What You Need to Know About SCOTUS’ Historic Ruling on Women’s Health
Just before all the Pride celebrations last year, the Supreme Court (AKA SCOTUS) deemed gay marriage legal in all 50 states. Now, just over a year after that ruling, the court has made history again with its newest ruling over abortion rights in Texas. Here’s the rundown on everything you need to know about this important moment in women’s health history.
What’s the deal with abortions in Texas?
Okay, so here’s the deal: Back in July of 2013, Texas Legislature passed a law called HB2. It was signed by then-governor Rick Perry and states that abortion clinics in Texas need to meet a set of new requirements in order to stay in operation. Those requirements are as follows:
1. All physicians providing abortions are required to have admitting privileges at a hospital within a 30-mile range of the clinic. FYI, “admitting privileges” means that the clinic needs to have an agreement with a nearby hospital so that if something goes wrong, they can send the patient there. These are notoriously difficult for abortion clinics to obtain and somewhat complicated. Read more about that here.
2. All abortions must be performed in an ambulatory surgical center, which is basically an outpatient surgical center.
3. Medication-induced abortions will not be allowed to be prescribed via video-conferencing. Instead, the patient will have to go to the clinic in person for both the first and second pill.
4. Abortions after 20 weeks are banned except under a couple of specific circumstances.
The Supreme Court has recently ruled against not the entire law, but against numbers one and two listed above. When put into place three years ago, the state — which only had about 40 clinics to begin with — was required to shut down about half of their clinics due to the new admitting privileges requirement. Then in 2014, the ambulatory surgical center provision caused Texas to shut down another 12. A few were able to reopen when the Supreme Court stepped in the first time around, but still, the state was left with only about 10 clinics. To put that into perspective, that’s about one clinic to every 26,882 miles.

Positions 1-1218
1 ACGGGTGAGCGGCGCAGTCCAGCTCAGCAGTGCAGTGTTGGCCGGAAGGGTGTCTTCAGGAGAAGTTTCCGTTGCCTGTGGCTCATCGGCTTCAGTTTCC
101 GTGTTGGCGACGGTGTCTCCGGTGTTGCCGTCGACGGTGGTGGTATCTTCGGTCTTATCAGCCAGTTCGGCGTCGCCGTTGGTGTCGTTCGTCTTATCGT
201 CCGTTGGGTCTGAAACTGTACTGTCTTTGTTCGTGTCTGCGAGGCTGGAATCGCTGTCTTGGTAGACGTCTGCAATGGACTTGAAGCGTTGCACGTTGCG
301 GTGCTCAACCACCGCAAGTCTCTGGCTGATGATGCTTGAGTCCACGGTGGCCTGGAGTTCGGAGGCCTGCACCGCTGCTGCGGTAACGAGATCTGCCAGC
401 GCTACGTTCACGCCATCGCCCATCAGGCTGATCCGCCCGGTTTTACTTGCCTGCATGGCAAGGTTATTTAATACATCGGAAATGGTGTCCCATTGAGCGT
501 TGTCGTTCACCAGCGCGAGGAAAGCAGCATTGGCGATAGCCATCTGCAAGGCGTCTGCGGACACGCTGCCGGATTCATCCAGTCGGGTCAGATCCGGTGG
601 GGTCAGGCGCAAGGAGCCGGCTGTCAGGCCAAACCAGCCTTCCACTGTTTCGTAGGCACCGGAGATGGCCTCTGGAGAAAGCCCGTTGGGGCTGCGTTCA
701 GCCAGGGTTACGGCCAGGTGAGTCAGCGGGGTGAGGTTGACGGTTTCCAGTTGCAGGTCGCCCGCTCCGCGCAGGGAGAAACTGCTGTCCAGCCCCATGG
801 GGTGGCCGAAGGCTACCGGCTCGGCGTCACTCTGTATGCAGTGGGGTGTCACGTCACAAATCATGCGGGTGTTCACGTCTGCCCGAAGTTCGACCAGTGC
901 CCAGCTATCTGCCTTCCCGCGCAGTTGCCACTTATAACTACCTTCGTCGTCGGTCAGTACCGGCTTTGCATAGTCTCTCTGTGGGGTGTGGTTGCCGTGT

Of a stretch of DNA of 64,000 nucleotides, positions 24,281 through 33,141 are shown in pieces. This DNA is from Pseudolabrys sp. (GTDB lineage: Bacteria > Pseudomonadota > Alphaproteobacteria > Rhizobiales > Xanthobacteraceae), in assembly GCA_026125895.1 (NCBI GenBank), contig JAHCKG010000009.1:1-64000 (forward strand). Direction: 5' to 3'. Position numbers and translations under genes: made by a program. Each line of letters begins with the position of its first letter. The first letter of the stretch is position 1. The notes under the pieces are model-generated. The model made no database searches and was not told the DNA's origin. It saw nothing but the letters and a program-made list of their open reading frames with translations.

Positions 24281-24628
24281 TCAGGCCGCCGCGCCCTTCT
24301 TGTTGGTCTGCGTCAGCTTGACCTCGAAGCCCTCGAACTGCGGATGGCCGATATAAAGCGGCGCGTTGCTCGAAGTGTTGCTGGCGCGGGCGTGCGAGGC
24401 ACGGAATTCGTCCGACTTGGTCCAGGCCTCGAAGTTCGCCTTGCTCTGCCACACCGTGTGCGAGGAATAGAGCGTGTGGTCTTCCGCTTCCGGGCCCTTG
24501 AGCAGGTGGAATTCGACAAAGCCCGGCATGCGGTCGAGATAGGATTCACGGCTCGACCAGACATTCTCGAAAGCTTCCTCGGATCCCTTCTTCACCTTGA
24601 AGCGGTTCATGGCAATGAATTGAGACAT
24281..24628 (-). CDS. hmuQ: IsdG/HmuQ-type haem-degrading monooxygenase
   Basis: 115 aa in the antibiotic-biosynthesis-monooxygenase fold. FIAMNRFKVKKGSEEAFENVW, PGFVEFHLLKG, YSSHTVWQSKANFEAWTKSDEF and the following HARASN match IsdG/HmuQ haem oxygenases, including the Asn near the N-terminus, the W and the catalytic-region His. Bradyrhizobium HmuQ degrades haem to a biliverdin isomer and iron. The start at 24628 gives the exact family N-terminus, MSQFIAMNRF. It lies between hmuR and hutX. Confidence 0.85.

The Supreme Court took on the case again after a slew of women’s health clinics and organizations petitioned for an overruling of the law. Today SCOTUS announced they’ve deemed the admitting privileges and ambulatory surgical center clauses of HB2 unconstitutional in a 5-to-3 decision. Justice Breyer writes, “We conclude that neither of these provisions offers medical benefits sufficient to justify the burdens upon access that each imposes. Each places a substantial obstacle in the path of women seeking a pre-viability abortion, each constitutes an undue burden on abortion access and each violates the federal Constitution.”
So what happens now?
Well, more clinics will become available and reopen in Texas, for starters. But additionally, the striking down of HB2 is expected to cause a ripple effect in other states with similar abortion restrictions in place — that is, required hospital admitting privileges and outpatient surgery standards. Those laws will likely be reviewed and more clinics may be reopened across the country.
According to the Associated Press, admitting privileges is a requirement in Missouri, North Dakota and Tennessee and currently on hold in Alabama, Kansas, Louisiana, Mississippi, Oklahoma and Wisconsin. The hospital-like outpatient surgery standards are in place in Michigan, Missouri, Pennsylvania and Virginia.
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(Photos via Pete Marovich/Getty)